Coordinating around the milestones was harder than some predicted. There was confusion around the lag times and especially if I wanted to test six days into the milestone, which set of versions did I need to get? There was also confusion about when the projects were going to commit to the milestone dates.
There was not uniform agreement on what it meant to be a "Release Candidate". There were quality issues (projects had different quality standards) and there were naming issues (Callisto RC3 was not the same as Platform RC3). We should define more clearly what we expect from each release candidate, i.e., the level of quality, the ramp down policy in effect, etc. We should also consider calling the Europa RCs something other than "RC".
For the Europa coordinated release, we must be clear on the rules for participating and we should make those rules be must, should, and recommended. We should make as few must rules as possible and all the rules should be agreed upon by the team. Each rule should explain why we are adopting (or suggesting) this rule - not just the rule, but the reason as well. We need to acknowledge that kicking projects off the release train for not conforming is a very big step and is probably unrealistic; thus we need to commit to each other to cooperate anyway.
One of our issues on Callisto was the decision making process. Some decisions were made in the absence of some of the projects. Not all project representatives can attend all the meetings, and yet we still need a decision making process that works in spite of that. We also need some sort of email or official record of the votes. And we need technical soak time for bigger decisions - it is unrealistic to expect snap decisions on big issues.
The Platform project is planning similar milestones and dates as last year. The Platform will publish those dates by the end of July and everyone else is fine with following the Platform's lead on the dates.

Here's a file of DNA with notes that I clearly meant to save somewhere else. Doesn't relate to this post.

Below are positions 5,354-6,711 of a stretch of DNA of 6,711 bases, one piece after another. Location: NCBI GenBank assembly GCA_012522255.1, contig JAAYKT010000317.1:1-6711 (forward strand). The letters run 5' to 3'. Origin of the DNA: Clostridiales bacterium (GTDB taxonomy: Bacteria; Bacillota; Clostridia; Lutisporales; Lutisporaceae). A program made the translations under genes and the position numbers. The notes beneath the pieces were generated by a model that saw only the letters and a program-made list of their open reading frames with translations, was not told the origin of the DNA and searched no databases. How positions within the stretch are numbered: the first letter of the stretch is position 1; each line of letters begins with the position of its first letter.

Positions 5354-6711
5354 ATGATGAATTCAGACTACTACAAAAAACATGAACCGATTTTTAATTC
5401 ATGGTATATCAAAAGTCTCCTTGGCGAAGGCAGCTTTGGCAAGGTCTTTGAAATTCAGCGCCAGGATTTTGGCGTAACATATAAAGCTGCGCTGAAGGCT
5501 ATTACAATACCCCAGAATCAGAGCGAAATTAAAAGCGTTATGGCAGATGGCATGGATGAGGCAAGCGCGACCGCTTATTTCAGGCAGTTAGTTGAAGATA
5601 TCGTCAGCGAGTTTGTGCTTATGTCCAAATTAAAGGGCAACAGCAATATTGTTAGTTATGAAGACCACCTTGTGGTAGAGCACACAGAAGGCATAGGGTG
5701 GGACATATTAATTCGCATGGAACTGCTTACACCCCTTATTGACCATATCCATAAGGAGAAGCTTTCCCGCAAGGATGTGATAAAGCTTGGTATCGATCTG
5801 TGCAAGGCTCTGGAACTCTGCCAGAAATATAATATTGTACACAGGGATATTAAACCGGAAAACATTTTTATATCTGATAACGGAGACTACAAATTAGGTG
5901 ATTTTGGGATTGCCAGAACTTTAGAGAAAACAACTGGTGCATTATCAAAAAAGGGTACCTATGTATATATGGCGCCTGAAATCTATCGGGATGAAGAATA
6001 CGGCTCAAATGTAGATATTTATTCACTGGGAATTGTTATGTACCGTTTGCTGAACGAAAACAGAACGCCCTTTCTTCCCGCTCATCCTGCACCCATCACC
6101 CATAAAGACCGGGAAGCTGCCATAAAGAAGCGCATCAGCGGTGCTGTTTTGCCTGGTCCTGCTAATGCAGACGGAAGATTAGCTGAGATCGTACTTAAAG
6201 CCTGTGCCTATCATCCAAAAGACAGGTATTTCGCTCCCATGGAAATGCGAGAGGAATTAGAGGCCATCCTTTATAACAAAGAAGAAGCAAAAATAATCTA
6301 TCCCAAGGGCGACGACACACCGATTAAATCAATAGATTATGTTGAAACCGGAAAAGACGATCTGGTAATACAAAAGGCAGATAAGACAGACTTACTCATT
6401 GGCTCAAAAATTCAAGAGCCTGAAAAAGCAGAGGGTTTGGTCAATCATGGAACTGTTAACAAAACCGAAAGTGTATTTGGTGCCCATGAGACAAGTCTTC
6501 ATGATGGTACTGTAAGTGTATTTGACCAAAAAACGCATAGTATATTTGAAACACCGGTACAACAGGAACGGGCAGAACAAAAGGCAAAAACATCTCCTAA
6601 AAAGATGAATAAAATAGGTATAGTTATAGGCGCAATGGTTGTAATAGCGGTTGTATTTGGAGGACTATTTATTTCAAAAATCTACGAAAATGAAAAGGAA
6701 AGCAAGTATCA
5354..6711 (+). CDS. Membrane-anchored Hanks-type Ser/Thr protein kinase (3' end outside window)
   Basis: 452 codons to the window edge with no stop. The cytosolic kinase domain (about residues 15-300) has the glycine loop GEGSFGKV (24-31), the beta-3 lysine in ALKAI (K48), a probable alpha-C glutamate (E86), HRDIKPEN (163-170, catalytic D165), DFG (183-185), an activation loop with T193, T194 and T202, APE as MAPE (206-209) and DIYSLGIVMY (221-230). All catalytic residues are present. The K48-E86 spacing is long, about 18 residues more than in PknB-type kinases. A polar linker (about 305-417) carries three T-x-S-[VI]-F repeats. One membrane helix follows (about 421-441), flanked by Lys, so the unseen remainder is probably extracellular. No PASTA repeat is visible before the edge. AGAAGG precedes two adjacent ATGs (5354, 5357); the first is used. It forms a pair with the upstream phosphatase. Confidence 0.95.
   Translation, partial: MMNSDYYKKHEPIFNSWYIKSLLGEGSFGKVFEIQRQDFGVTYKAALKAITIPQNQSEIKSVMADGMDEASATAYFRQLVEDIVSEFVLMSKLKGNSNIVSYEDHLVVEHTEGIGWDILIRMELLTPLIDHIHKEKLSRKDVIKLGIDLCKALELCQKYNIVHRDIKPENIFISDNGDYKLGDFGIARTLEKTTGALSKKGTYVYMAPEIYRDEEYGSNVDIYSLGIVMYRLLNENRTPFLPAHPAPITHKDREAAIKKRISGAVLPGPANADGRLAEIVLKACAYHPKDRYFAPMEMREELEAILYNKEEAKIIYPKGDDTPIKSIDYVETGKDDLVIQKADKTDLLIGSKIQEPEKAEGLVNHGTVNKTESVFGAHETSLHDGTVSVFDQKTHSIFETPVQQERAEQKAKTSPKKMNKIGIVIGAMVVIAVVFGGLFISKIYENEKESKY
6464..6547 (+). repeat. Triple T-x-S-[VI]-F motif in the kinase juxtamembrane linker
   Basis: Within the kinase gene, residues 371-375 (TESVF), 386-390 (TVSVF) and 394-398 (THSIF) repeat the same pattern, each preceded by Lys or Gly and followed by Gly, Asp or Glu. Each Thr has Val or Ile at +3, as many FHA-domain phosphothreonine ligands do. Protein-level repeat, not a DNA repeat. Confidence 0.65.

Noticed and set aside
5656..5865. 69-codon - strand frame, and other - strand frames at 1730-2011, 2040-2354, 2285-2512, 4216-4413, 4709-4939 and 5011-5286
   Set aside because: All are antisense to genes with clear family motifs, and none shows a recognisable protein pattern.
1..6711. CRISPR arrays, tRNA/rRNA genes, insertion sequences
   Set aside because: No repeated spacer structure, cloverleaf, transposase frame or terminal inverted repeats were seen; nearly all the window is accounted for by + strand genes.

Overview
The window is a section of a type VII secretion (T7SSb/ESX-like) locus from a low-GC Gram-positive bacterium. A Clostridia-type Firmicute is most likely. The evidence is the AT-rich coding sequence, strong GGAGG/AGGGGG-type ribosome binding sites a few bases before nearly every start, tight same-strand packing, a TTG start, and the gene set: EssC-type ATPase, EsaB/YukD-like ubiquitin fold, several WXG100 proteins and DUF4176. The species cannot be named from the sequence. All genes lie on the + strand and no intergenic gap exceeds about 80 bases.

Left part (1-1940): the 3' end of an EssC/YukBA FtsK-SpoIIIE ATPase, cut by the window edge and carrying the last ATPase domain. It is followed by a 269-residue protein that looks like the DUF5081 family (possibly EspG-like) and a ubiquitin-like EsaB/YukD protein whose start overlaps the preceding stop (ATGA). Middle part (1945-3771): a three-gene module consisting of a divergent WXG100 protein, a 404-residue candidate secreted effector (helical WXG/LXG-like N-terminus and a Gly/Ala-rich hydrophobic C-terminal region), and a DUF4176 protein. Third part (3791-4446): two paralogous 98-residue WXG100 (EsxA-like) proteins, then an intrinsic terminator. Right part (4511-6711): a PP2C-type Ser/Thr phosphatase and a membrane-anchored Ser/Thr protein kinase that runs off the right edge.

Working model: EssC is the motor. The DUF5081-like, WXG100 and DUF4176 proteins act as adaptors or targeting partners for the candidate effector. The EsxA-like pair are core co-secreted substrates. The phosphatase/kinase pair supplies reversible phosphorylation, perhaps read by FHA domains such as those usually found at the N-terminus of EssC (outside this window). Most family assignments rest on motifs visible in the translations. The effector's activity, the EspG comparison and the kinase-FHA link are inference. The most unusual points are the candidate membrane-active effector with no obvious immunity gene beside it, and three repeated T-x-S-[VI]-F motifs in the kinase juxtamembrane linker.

ACTION: [Kevin H] publish the milestone dates to the mailing list
The projects are aiming for an end-of-September synchronization on milestones and builds. We definitely have to be synchronized and cooperating by December/January.
We discussed the criteria for joining the Europa train. We agreed that one of the rules needs to about attending the planning meetings and conference calls - you have to be involved to be involved. And projects need to have build process maturity and a self-sufficient update site. We discussed the idea of mentoring new projects or writing a guide, but nobody was willing to commit to the time needed. We discussed how late one might be able to join the release train; perhaps: until Christmas = probably fine; until EclipseCon = need a good argument; after that = impossible.
There was a discussion of which JVM to use for Europa. Because running Europa will require running with the highest level JVM of all the plug-ins, running all of Europa is almost certainly going to need JVM 1.5.
What's the real objective of Europa? Simultaneous release or cross-project compatibility? Callisto but with more projects and less arguing. We noted that giving it a name (Europa) sets high expectations. Fortunately, those high expectations from the community cause the community to help us make them work together better. Enables projects to have discussions about deeper level integration. With each yearly release the projects are getting better: quality, features, interop - but this is not the focus - the focus remains on simultaneous release.